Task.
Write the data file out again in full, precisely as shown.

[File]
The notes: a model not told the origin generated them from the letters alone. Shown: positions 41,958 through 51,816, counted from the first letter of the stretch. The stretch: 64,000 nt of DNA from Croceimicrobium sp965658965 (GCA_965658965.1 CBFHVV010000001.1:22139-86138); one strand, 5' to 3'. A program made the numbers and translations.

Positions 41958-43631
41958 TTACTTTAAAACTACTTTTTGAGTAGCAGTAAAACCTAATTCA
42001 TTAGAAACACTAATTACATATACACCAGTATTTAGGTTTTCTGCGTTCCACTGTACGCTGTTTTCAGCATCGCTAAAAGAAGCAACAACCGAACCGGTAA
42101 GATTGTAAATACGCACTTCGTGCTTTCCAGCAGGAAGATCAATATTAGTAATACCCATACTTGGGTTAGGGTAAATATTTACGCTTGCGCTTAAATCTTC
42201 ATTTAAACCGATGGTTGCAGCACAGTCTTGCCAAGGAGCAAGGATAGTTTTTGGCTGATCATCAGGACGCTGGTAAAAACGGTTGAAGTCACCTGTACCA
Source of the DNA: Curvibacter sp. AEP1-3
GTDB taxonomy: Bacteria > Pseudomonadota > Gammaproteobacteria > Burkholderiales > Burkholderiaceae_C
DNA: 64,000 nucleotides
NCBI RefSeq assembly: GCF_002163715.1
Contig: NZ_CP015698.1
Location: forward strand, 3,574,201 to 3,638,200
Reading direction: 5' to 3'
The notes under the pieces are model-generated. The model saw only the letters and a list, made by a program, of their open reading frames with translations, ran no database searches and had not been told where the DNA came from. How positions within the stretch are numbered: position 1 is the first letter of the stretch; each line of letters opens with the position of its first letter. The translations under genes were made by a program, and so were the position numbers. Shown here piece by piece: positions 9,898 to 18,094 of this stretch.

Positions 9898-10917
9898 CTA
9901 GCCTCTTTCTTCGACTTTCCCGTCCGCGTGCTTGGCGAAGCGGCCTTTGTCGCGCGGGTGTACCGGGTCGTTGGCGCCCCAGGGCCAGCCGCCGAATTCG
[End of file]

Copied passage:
The notes: a model not told the origin generated them from the letters alone. Shown: positions 41,958 through 51,816, counted from the first letter of the stretch. The stretch: 64,000 nt of DNA from Croceimicrobium sp965658965 (GCA_965658965.1 CBFHVV010000001.1:22139-86138); one strand, 5' to 3'. A program made the numbers and translations.

Positions 41958-43631
41958 TTACTTTAAAACTACTTTTTGAGTAGCAGTAAAACCTAATTCA
42001 TTAGAAACACTAATTACATATACACCAGTATTTAGGTTTTCTGCGTTCCACTGTACGCTGTTTTCAGCATCGCTAAAAGAAGCAACAACCGAACCGGTAA
42101 GATTGTAAATACGCACTTCGTGCTTTCCAGCAGGAAGATCAATATTAGTAATACCCATACTTGGGTTAGGGTAAATATTTACGCTTGCGCTTAAATCTTC
42201 ATTTAAACCGATGGTTGCAGCACAGTCTTGCCAAGGAGCAAGGATAGTTTTTGGCTGATCATCAGGACGCTGGTAAAAACGGTTGAAGTCACCTGTACCA
Source of the DNA: Curvibacter sp. AEP1-3
GTDB taxonomy: Bacteria > Pseudomonadota > Gammaproteobacteria > Burkholderiales > Burkholderiaceae_C
DNA: 64,000 nucleotides
NCBI RefSeq assembly: GCF_002163715.1
Contig: NZ_CP015698.1
Location: forward strand, 3,574,201 to 3,638,200
Reading direction: 5' to 3'
The notes under the pieces are model-generated. The model saw only the letters and a list, made by a program, of their open reading frames with translations, ran no database searches and had not been told where the DNA came from. How positions within the stretch are numbered: position 1 is the first letter of the stretch; each line of letters opens with the position of its first letter. The translations under genes were made by a program, and so were the position numbers. Shown here piece by piece: positions 9,898 to 18,094 of this stretch.

Positions 9898-10917
9898 CTA
9901 GCCTCTTTCTTCGACTTTCCCGTCCGCGTGCTTGGCGAAGCGGCCTTTGTCGCGCGGGTGTACCGGGTCGTTGGCGCCCCAGGGCCAGCCGCCGAATTCG